If you're lucky there will be a concert performance at Notre Dame while you're in Paris, book a ticket. Although the cathedral is closed at night, it is open to ticket holders only when there are evening concerts. Here's your chance to experience the cathedral in an unexpected way
For us, there's nothing better that avoiding standing in line. that's why we like this activity that lets us skip the line and climb to the top of the bell towers of Notre Dame. It's all part of a half-day walking tour of the islands. You'll hear about the history as well as insider stories about Notre Dame. The reward is a breathtaking view of the oldest part of Paris. You also learn the fascinating 2,000 years of history of the island along with insider stories about Notre Dame.
Next to Notre Dame is this stark reminder of recent Paris past. A memorial is dedicated to the 200,000 French Jews and others who were deported from France to Nazi concentration camps — with the participation of Vichy French authorities.
Though just steps away from Notre Dame, the memorial goes unnoticed by most visitors. Located on the site of a former morgue, the unique design takes you down a set of stairs to the stark monument. It's a powerful reminder of Paris' darkest era.
Architectural Digest has included Le Memorial Mémorial des Martyrs de la Déportation among its Ten Most Significant Memorial Buildings.
Notre Dame itself isn't really a secret, but here's one thing that we think too many visitors miss. Walk next the cathedral, along the Seine, to reach our next stop.
Behind the cathedral is a secluded garden that offers a welcome resting spot from the long lines. We'll stop here a few moments so you can relax and reflect under the cool shade of the trees and admire the flying buttresses from another angle.
Now that we're at the other end of the Ile de la Cite, away from Pont Neuf, let's cross Le Pont St-Loius, the bridge to Ile St-Louis, where the first building you come across is home to one of the best old-time brasseries in Paris and our favorite spot for Sunday lunch.
Lunch there is the perfect Paris experience, especially in the colder months. Expect comfort foods like frisée salad with a warm poached egg and bacon; rich, oily herring with yellow, waxy potatoes; wine served in carafes; and plenty of frites.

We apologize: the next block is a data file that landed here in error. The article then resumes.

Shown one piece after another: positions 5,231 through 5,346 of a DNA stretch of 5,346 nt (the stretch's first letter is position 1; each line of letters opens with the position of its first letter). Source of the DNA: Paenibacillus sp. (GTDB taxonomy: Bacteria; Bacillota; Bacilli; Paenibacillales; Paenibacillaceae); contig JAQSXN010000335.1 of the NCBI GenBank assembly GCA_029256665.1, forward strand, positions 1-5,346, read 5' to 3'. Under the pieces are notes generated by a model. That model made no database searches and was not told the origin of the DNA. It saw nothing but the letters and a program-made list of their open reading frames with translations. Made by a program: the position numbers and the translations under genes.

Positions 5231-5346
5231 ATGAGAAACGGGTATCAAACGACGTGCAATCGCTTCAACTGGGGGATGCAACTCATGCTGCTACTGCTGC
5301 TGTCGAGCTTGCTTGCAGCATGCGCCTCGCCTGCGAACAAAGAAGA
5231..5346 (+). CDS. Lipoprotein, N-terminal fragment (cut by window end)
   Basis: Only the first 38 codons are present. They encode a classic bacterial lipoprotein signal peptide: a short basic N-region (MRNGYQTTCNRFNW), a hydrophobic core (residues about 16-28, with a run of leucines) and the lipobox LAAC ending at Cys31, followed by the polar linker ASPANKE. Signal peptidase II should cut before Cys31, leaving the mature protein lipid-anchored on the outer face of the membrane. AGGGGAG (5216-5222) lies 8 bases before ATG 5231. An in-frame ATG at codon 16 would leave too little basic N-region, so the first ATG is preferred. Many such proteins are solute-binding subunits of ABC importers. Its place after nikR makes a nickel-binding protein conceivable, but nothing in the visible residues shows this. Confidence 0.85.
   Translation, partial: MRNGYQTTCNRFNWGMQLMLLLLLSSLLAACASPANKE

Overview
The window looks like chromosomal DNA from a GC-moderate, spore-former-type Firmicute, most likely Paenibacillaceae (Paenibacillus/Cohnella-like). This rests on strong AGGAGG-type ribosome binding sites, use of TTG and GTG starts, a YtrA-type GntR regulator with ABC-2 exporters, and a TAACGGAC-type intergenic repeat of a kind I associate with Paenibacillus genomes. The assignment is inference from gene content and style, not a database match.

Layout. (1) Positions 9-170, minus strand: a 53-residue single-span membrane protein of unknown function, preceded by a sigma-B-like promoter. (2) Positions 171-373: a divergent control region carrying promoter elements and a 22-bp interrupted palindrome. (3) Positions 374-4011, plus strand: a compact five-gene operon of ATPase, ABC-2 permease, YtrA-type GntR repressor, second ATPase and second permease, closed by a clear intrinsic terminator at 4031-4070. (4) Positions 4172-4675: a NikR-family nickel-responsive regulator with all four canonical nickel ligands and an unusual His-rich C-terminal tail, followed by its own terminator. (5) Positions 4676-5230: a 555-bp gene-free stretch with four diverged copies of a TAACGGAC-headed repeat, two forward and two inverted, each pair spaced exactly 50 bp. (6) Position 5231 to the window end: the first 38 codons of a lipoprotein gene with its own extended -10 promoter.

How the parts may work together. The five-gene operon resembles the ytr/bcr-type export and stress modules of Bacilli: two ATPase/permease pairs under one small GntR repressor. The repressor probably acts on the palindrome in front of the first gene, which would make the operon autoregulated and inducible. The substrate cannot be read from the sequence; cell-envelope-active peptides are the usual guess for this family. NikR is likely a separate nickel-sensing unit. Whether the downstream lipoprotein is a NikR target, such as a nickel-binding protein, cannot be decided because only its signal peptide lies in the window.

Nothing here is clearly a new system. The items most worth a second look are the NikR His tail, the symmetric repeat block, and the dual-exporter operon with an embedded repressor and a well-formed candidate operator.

This is a prime example of classic Paris — the city of Hemingway and others before him. Mousse au chocolate; juicy, plump omelettes; and homemade cassoulet served by waiters who have been there for decades. Get it before it disappears.
Ile Saint-Louis didn't exist until the 17th century. Before that time there were two smaller islands in this part of the Seine, one of them was used for grazing cattle and was called, appropriately, Ile aux Vaches. In the heady days of Henri IV and Louis XIII, a period that ran from 1589 to 1643, Paris underwent expansion and improvements. Swamps were drained, bridges spanned the Seine (Pont Neuf being a prime example), the Louvre palace was expanded, and Place des Vosges was built. It was the era of Cardinal Richelieu and, of course, the era when Ile Saint-Louis was created from the two islets.
When we're looking for foie gras, the place we head to is Lafitte, on Ile Saint-Louis. Founded in 1920, Lafitte specializes in poultry products from the Landes region of France, the home of the best foie gras, pates, confits and other gourmet foods from duck and geese. It's the best, most delicious source in Paris.
Ile Saint-Louis was named after the 13-century king of France (who was later sainted), as is this street that runs the length of the island. It's a small isle, with only this central rue and a few cross-streets. But Rue Saint-Louis en l'Ile is nicely packed with interesting shops.
Berthillon Glacier is the place to go to get the best ice cream in Paris. Oliviers & Co specializes in olives and olive oils. La Ferme St Aubin is all about classic French cheeses and some of the best charcuterie in the city. Pylones is the famous shop that creates some of the funkiest and fun products to be found. Amarillo dishes out scoops of Italian ice cream. And, for all your food shopping needs, Les Délices de Saint-Louis has got to be the best "corner" store in Paris.
This energizing, fun cycling tour will take you to Notre Dame on Ile de la Cite, for ice cream at Berthillon, the famous ice cream shop on Ile St. Louis, and points in between. But that's not all. You also cycle over to the Eiffel Tower, past the Hotel de Ville, and down the narrow streets of Paris.
Oh, one more thing. We almost forgot to mention that the activity also incudes a night Seine River boat cruise. Now that's a bargain.
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Ile St. Louis is small, but 4,500 people on it and there are also a lot of visitors. So, it's somewhat surprising to find a few really good hotels here. Like most of Paris, but perhaps even more so on Ile Saint-Louis, hotel rooms are compact. But what a location!
This elegant hotel welcomes you with a open-beam library/lounge. You'll find outstanding service and beautifully-appointed rooms. Enjoy a drink in the charming garden after exploring the sights of Paris.
Our Rating — Highly-Rated-Plus
• 54 Rue Saint-Louis-en-l'Ile
• Ile Saint-Louis
Location, location, location. A quiet retreat in an amazing spot. Just step out the door and you're in the hub of Paris restaurants, cafes and monuments. Each of the 17 rooms has been decorated with simplicity and elegance in mind. "Comfortable, low-key, welcoming," one guest opined, and we concur.
Our Rating — Highly-Rated-Plus
• 59 Rue Saint-Louis-en-l'Ile
• Ile Saint-Louis
A beautiful 17th century building with original fireplace & wooden beams, and 23 tastefully-decorated rooms. Being on the island you're close to everything — the Marais, Notre Dame, the Latin Quarter.
Our Rating — Superb
• 65 Rue Saint-Louis-en-l'Ile
• Ile Saint-Louis